Sudanese Rsf Paramilitaries Clash With The Army, Leaving At Least 100 People Dead

This is a locator map for Sudan with its capital, Khartoum. (AP Photo)
This is a locator map for Sudan with its capital, Khartoum. (AP Photo)

CAIRO (AP) — At least 100 people were killed, and dozens were injured after the paramilitary Rapid Support Forces attacked a village in Gezira province in Sudan on Wednesday, officials said.

Women, children, and the elderly were among the victims in the RSF attacks on Wad al-Noura village in Gezira, Mini Arko Minawi, the governor of Darfur province, said on X, formerly Twitter.

Catherina Russell, UNICEF Executive Director, said in a statement that at least 35 children were killed and 20 others were injured during the attacks.

A grassroots group set up to protect residents in Wad Madani, the capital city of Gezira, said late Wednesday on social media that the paramilitary force, which has been fighting the Sudanese army for over a year, used heavy artillery to besiege and attack the village.

The Madani Resistance Committee, which has been threatened and attacked by the RSF in the past, accused the paramilitaries of looting Wad al-Noura in the midst of the attacks which it said started Wednesday morning.

The RSF claimed in December that it had seized control of Wad Madani, about 100 kilometers (60 miles) southeast of the Sudanese capital, Khartoum, and a haven for hundreds of thousands of people displaced by fighting.

The resistance committee said the RSF invaded the village, displacing residents, including women and children, to other parts of the district of al-Manaqil.

The Sudanese transitional government in a statement on its Telegram channel condemned the attacks and called for the international community to hold the RSF accountable.

“These are criminal acts that reflect the systematic behavior of these (RSF) militias in targeting civilians, plundering their property, and forcibly displacing them from their areas,” said the media office for the Transitional Sovereignty Council, which was set up after the ouster of longtime president Omar al-Bashir in 2019.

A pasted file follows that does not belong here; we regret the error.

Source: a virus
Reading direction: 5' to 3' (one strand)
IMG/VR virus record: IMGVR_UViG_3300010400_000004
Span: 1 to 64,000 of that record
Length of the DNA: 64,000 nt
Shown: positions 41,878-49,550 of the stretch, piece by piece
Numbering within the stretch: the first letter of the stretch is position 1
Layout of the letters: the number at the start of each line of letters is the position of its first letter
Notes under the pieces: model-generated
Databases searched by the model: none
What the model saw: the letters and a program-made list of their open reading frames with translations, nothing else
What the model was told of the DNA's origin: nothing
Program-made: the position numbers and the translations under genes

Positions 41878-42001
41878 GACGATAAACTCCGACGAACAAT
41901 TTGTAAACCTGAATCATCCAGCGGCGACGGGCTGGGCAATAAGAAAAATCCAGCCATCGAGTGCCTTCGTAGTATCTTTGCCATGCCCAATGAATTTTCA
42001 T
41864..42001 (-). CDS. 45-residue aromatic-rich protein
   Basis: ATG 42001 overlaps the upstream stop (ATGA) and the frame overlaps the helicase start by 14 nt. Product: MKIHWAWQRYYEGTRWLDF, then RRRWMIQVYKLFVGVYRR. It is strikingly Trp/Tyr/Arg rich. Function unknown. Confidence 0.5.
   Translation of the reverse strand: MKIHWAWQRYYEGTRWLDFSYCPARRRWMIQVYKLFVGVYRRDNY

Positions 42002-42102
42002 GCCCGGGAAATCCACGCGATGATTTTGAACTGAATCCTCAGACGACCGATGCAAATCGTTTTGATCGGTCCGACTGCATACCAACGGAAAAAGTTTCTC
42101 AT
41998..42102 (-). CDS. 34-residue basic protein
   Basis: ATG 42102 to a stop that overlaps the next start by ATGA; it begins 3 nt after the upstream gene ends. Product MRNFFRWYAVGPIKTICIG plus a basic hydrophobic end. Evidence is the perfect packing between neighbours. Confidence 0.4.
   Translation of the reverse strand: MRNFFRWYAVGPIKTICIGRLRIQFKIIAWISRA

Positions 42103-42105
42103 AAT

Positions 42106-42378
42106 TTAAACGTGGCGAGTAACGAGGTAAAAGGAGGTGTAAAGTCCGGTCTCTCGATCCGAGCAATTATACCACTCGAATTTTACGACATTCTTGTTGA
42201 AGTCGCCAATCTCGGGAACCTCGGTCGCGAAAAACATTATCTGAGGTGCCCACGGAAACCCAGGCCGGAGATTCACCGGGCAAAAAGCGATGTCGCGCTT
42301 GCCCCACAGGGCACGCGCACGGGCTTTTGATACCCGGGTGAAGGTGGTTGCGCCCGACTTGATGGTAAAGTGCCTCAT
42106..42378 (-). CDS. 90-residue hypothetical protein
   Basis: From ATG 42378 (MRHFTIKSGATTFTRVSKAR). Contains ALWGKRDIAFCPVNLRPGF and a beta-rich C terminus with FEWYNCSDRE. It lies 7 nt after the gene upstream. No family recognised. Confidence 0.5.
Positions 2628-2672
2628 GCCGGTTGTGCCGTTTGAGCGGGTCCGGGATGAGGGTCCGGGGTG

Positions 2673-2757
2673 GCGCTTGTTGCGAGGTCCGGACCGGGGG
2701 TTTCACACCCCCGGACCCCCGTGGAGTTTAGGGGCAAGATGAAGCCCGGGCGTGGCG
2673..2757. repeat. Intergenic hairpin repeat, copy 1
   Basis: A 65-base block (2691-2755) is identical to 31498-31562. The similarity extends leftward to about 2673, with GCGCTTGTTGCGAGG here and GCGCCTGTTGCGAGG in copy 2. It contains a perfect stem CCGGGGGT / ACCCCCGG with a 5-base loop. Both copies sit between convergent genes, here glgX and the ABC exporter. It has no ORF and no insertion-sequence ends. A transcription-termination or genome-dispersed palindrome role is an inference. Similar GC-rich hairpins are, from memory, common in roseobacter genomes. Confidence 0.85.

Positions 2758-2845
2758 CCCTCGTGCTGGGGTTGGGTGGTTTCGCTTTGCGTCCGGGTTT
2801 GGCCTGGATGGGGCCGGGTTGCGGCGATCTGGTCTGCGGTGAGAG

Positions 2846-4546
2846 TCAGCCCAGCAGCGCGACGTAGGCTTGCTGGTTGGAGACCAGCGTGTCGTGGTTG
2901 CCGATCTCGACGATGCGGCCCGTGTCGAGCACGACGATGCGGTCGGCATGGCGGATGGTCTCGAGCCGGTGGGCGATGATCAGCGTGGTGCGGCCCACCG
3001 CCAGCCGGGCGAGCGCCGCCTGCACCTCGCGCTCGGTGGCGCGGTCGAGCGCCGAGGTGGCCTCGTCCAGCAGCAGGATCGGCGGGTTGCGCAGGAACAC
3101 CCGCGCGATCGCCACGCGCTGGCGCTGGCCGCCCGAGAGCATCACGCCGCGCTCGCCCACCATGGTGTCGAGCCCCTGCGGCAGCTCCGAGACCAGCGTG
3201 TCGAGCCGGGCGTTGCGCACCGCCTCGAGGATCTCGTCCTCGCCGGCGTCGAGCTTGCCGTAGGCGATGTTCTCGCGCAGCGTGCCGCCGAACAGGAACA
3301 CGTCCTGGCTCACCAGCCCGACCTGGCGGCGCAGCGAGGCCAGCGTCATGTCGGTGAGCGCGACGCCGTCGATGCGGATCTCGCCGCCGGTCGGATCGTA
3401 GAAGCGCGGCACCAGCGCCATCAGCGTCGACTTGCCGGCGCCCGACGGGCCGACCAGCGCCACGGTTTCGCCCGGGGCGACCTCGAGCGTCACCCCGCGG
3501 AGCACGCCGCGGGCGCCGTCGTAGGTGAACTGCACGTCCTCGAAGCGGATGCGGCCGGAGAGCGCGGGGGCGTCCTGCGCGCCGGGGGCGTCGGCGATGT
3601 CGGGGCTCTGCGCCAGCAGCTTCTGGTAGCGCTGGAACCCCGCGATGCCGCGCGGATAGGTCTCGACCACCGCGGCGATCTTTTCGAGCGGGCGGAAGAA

The RSF alleged on X late Wednesday that the Sudanese military planned to attack its troops in Jabal al-Awliya, in the west of al-Manaqil district, by mobilizing Sudanese armed forces in three bases. The Associated Press couldn’t verify this allegation.

The paramilitary group said it attacked three camps west, north and south of Wad-al Noura, clashing with the Sudanese army.

“Our forces will not stand idly by in the face of any movements or gatherings by the enemy and will work to pursue and defeat the enemy,” said the RSF in its statement.

Clementine Nkweta-Salami, the United Nations Resident and Humanitarian Coordinator in Sudan, said Thursday on X that she was “shocked” by reports of the violent attacks.

“Human tragedy has become a hallmark of life in Sudan. We cannot allow impunity to become another one,” she said.

In a statement, Nkweta-Salami said that heavy gunfire and explosive weapons were used in populated areas, citing reports she deems credible.

She called for accountability and an investigation into the attacks.

Similarly, the UNICEF Executive Director, described the scenes on the ground as “devastating” and called for an end to the violence in Sudan, asserting that children in the country “need a cease-fire now.”

“This is yet another grim reminder of how the children of Sudan are paying the price for the brutal violence,” Russell said in the statement. “Over the past year, thousands of children have been killed and injured. Children have been recruited, abducted and subjected to rape and other forms of sexual violence. Over five million children have been forced from their homes.”

The war between the RSF and the Sudanese army has wrecked the country as clashes spread across multiple cities and pushed its population to the brink of famine. More than 14,000 people have been killed and thousands have been wounded. Hundreds of thousands have been displaced.


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